As per the HIPAA password requirements, there should be steps for making, modifying and protecting passwords except if there’s another secure method that is just as effective. The best option to satisfying the HIPAA password requirements is through two-factor authentication. The facts on HIPAA password requirements is talked about in the Administrative Safeguards of the HIPAA Security Rule in the Security Awareness and Training Section §164.308(a)(5).
Generally, strong passwords consist of numbers, a mix of lower and upper case letters and special symbols. Longer passwords are better. But experts are not unanimous concerning the most effective HIPAA compliance password policy. They have not agreed on how often passwords must be changed or how best to safeguard them. There are those who say that passwords must be changed every 60 or 90 days. Still others think it is simply wasting time. A skilled hacker could unravel the security password anyway. With regards to protecting passwords, many agree that the HIPAA compliance password policy calls for the use of password management tools. But such tools could be hacked also. Use encrypted passwords which the hacker is not able to hack.
HIPAA password requirements are addressable. Covered entities can choose one or more ways to address the HIPAA password requirements. If the objective is to restrict unwanted or unacceptable access to PHI, the covered entity could use a security measure like two-factor authentication to do so. A person will need a username and password to sign into his account but he additionally needs a PIN code, which he receives via SMS or push notification. Inputting the PIN confirm his identity. This system makes it harder for hacker to get account access. Using this method allows the covered entity to be HIPAA-compliant.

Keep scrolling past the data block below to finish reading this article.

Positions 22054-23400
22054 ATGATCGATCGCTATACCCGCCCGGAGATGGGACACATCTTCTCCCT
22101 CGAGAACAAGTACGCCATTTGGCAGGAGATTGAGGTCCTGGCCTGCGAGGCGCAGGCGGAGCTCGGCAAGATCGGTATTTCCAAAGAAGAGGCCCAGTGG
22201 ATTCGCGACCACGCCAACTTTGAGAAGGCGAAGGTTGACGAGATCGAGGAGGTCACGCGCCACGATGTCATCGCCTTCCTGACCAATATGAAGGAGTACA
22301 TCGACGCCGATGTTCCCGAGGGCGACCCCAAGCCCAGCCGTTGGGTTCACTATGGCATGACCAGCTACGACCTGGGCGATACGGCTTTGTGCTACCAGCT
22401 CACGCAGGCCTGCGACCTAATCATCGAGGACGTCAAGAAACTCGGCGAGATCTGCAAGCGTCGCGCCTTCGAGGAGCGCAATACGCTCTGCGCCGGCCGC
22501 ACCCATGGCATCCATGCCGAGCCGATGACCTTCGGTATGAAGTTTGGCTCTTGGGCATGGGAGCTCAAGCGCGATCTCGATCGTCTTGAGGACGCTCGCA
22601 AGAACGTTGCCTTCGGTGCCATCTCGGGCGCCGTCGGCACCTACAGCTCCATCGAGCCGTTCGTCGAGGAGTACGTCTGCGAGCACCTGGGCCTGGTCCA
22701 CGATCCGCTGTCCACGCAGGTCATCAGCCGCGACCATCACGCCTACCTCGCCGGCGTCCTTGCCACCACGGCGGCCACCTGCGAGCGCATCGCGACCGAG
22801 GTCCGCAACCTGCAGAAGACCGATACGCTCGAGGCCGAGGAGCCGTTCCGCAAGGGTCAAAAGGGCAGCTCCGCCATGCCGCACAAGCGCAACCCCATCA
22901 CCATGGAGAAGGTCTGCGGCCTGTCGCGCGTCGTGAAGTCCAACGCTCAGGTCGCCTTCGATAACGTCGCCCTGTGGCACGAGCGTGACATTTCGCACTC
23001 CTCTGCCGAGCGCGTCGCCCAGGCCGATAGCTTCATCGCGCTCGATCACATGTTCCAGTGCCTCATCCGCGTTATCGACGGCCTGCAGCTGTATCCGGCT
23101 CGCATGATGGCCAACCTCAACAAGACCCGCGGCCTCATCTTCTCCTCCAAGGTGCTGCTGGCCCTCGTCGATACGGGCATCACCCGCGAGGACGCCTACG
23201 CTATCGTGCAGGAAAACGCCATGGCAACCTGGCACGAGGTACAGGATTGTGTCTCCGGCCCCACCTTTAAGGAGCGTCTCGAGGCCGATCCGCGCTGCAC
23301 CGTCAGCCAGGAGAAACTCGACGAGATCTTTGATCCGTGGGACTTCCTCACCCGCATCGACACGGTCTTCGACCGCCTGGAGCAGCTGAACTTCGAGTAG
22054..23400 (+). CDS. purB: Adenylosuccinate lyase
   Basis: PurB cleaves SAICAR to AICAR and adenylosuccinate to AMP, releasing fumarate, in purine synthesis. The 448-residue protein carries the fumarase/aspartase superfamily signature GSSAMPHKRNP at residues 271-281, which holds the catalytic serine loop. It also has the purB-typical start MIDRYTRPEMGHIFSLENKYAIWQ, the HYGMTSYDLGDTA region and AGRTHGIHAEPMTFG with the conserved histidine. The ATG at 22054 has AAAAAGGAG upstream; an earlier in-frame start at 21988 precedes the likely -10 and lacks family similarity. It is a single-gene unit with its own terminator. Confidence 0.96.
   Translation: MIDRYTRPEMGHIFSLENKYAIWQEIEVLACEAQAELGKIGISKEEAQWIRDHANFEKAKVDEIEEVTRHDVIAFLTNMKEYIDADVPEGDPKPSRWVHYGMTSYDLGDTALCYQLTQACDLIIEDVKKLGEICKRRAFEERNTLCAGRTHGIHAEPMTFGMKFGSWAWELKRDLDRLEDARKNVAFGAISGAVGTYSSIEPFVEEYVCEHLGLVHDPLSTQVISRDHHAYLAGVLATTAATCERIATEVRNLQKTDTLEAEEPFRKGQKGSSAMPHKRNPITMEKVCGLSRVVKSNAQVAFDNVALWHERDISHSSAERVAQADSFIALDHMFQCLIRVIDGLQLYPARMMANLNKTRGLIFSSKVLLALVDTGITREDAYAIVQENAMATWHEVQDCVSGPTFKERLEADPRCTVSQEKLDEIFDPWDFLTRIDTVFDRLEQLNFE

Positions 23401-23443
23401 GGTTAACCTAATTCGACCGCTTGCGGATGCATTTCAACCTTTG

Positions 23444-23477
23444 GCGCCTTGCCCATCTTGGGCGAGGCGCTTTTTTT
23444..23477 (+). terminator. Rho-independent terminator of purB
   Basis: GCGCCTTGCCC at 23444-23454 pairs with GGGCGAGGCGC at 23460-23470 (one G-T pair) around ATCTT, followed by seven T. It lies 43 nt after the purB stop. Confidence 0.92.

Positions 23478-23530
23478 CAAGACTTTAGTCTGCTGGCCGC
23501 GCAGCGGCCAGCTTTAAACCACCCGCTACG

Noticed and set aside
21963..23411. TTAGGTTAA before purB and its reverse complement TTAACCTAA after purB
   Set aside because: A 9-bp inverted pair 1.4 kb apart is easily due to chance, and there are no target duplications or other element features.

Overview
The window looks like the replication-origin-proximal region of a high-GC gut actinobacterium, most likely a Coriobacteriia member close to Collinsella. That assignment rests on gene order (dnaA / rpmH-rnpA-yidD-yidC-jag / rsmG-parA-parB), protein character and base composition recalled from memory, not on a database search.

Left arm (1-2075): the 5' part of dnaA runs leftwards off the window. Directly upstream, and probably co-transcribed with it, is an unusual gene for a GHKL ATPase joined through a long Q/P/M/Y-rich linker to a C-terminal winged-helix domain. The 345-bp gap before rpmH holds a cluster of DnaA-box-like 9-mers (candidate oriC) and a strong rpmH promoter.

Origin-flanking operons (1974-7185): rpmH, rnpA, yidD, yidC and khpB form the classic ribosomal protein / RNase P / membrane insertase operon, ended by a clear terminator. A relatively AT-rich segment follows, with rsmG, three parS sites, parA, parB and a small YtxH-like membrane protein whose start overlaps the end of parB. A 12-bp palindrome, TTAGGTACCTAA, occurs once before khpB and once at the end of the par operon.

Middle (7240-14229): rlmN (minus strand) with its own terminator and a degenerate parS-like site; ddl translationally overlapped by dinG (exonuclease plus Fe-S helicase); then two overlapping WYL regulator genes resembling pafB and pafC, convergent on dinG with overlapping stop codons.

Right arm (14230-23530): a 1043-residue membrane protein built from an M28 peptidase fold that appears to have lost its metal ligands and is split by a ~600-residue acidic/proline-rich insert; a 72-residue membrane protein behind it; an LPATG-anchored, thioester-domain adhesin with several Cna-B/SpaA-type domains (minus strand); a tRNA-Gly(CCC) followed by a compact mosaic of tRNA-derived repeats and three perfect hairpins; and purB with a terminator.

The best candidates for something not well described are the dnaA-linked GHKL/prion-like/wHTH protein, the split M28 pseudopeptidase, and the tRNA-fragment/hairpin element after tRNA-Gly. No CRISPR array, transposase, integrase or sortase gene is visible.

A lot of medical establishments already utilize two factor authentication when accepting credit card payments, which is also needed to comply with the Payment Card Industry Data Security Standard and the DEA’s Electronic Prescription for Controlled Substances Rules. Two factor authentication may hold up work flow, but to satisfy the HIPAA Password requirements, it is an easier solution compared to frequently changing passwords. No matter what solution is used, covered entities must be sure to document it just in case an investigation or audit is needed down the road.